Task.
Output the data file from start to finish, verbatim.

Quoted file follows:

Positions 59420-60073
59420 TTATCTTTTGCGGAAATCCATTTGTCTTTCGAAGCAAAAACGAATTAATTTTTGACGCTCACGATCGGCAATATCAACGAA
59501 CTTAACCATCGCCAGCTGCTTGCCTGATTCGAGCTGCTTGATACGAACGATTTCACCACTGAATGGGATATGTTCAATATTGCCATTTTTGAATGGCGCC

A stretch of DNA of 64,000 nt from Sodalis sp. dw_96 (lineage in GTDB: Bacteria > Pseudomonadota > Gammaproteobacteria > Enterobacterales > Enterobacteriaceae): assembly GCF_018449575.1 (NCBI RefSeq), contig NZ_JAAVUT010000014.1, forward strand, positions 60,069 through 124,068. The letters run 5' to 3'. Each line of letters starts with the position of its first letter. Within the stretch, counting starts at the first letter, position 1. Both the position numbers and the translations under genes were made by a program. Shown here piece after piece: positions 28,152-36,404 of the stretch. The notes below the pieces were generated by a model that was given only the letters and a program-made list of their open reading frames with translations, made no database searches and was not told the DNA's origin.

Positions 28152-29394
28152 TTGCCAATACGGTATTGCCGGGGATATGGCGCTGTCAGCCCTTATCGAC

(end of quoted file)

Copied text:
Positions 59420-60073
59420 TTATCTTTTGCGGAAATCCATTTGTCTTTCGAAGCAAAAACGAATTAATTTTTGACGCTCACGATCGGCAATATCAACGAA
59501 CTTAACCATCGCCAGCTGCTTGCCTGATTCGAGCTGCTTGATACGAACGATTTCACCACTGAATGGGATATGTTCAATATTGCCATTTTTGAATGGCGCC

A stretch of DNA of 64,000 nt from Sodalis sp. dw_96 (lineage in GTDB: Bacteria > Pseudomonadota > Gammaproteobacteria > Enterobacterales > Enterobacteriaceae): assembly GCF_018449575.1 (NCBI RefSeq), contig NZ_JAAVUT010000014.1, forward strand, positions 60,069 through 124,068. The letters run 5' to 3'. Each line of letters starts with the position of its first letter. Within the stretch, counting starts at the first letter, position 1. Both the position numbers and the translations under genes were made by a program. Shown here piece after piece: positions 28,152-36,404 of the stretch. The notes below the pieces were generated by a model that was given only the letters and a program-made list of their open reading frames with translations, made no database searches and was not told the DNA's origin.

Positions 28152-29394
28152 TTGCCAATACGGTATTGCCGGGGATATGGCGCTGTCAGCCCTTATCGAC